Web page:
Practitioner Publications

Youth participation in national parliaments (2023)

Krook, Mona Lena, and Brit Anlar. Youth participation in national parliaments. Geneva, CH: Inter-Parliamentary Union.

Just over ten years ago, the IPU’s Member Parliaments adopted the 2010 resolution on youth participation in the democratic process. The resolution led to the creation of the Forum of Young Parliamentarians, the premier global body for the world’s youngest MPs. It also led the IPU to collect data and information on youth participation in parliaments. This latest report is the fifth in the series and is based on data from 2023.

Towards A Youth Participation Index

Anlar, Brit, Nic Cheeseman, Kirstie Dobbs, Sarah Pickard. Toward a Global Youth Political Participation Index: Scoping Study. Brussels, BE: European Partnership for Democracy.

In preparation for the development of a Global Youth Political Participation Index (GYPPI), the research team has put together an ideal type GYPPI to guide future empirical analysis of the feasibility of creating such an Index. This process included triangulating the results of several different processes, including: a review of the literature, a survey with relevant practitioners and civil society organizations, interviews with academics, practitioners, and activists, and a brief review of current and best-practice measures. 

The study is under review and the authors are under consideration for continued work on building the index.

Bridging the Divide

Anlar, B. 2022. Bridging the Divide: Strengthening Partnerships Between Young People and Political Parties. Washington D.C.: National Democratic Institute.

Increasing political participation among youth has been a longstanding component of democracy and governance assistance. Previous programming has heavily focused on strengthening youth participation in traditional, formal processes and institutions. This has included efforts to equip young people with political leadership skills and strengthen party youth wings or other methods of party outreach to youth. This type of programming is most likely to appeal to young people who are predisposed to engage in formal processes and institutions. Research suggests that increasingly, this is at odds with the forms of participation that are most likely to appeal to the majority of young people. Bridging the divide between young people and political parties requires new strategies that recognize young people's legitimate concerns about formal institutions and the ways in which young men and women want to organize politically. It also requires political parties to meet young people where they are. In response to these emerging trends, a new NDI initiative is examining:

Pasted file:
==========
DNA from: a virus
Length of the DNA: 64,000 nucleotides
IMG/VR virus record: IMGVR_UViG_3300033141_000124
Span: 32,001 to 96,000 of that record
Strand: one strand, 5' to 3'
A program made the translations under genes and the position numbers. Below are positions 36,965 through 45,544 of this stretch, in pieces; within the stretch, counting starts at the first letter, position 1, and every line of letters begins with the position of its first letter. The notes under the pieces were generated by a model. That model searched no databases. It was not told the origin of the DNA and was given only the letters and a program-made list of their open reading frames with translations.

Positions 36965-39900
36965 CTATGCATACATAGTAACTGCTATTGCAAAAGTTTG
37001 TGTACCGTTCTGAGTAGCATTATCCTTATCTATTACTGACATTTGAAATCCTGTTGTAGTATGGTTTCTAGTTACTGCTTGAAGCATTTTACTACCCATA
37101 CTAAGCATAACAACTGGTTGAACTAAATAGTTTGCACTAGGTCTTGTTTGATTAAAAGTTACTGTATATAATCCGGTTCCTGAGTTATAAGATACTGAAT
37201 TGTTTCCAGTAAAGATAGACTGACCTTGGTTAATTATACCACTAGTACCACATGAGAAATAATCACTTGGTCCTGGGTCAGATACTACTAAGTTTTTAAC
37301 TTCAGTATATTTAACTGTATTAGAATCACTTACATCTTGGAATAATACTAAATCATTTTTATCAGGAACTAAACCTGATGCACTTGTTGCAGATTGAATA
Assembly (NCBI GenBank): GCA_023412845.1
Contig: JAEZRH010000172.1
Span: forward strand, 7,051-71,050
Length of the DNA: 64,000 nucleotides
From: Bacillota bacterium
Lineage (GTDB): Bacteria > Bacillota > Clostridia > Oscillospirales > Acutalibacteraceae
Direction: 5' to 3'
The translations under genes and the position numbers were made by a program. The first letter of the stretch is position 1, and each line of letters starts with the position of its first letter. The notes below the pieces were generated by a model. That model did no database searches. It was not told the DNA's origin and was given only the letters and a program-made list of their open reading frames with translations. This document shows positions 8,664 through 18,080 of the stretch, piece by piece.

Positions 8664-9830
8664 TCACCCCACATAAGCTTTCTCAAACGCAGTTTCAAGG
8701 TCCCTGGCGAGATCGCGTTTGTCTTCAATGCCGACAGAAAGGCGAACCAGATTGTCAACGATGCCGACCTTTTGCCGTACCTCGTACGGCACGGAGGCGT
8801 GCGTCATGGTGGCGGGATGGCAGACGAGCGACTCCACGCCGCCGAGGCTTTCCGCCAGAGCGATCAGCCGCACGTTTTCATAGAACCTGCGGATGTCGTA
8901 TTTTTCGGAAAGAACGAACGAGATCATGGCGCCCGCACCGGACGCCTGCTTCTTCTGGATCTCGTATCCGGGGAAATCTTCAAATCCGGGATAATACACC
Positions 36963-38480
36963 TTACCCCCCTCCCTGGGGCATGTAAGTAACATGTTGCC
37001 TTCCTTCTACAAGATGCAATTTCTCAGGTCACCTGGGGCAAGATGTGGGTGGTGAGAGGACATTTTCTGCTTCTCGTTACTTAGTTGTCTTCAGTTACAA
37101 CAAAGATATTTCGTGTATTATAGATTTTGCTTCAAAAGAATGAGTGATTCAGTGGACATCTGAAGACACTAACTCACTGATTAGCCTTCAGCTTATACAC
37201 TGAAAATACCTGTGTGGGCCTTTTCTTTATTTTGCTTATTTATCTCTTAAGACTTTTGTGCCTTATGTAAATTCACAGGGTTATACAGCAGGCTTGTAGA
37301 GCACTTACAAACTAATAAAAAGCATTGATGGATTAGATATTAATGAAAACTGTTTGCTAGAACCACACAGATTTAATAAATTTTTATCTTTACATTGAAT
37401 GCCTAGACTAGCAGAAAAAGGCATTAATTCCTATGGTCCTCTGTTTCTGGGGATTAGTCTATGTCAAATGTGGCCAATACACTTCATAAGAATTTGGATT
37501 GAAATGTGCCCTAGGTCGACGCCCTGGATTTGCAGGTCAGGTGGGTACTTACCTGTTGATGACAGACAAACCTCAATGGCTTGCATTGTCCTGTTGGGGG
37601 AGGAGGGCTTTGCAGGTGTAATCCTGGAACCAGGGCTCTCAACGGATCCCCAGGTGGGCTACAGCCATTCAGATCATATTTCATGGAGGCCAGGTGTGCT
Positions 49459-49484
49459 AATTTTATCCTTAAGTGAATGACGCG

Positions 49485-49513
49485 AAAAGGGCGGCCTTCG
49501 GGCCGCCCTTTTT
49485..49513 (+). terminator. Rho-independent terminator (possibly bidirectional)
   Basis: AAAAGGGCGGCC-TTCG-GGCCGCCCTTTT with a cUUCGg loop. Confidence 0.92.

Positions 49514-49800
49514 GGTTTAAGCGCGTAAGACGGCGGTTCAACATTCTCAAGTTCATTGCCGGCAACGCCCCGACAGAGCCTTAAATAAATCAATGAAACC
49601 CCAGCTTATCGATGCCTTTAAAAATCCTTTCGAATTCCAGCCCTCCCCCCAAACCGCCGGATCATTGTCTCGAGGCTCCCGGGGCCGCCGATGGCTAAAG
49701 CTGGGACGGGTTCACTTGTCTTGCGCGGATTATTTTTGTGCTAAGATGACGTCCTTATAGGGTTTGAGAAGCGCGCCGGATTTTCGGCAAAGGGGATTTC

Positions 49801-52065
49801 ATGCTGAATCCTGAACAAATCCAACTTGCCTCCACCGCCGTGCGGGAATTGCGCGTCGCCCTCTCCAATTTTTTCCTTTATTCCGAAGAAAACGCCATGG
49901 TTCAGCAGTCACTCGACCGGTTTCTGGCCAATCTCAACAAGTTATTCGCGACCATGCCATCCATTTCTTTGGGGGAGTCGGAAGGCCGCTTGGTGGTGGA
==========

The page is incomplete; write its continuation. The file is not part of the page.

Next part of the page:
The initiative produces new guidance that assists youth-led organizations and democracy practitioners in better bridging the gap between young people and democratic institutions.

Engaging Women in Sustaining Peace: A Guide to Best Practices

Krook, M.L, Aissa, M., Anlar, B., Corredor, E., & Vojvodic, A. 2019. Engaging Women in Sustainable Peace: A Guide to Best Practices. Warsaw: The Community of Democracies.

Women’s equal participation in peacebuilding and reconciliation processes is vital for robust and just democracy and the full involvement of women is prerequisite for achieving, maintaining and promoting sustainable peace.

This publication takes a global perspective, examining women’s roles in sustaining peace in post-conflict countries in Asia, Eurasia, Latin America, and Africa. Each chapter identifies best practices for engaging women in sustainable peace and includes some challenges emerging from the lessons learned in each region.

The publication was launched at the CoD side event on: “Women for Peace: Recognizing Women’s Role in Peacebuilding”,  held on the margins of the 74th session of the United Nations General Assembly, on September 26th.

The publication was developed with the generous support from the Community’s Governing Council Member State Republic of Korea.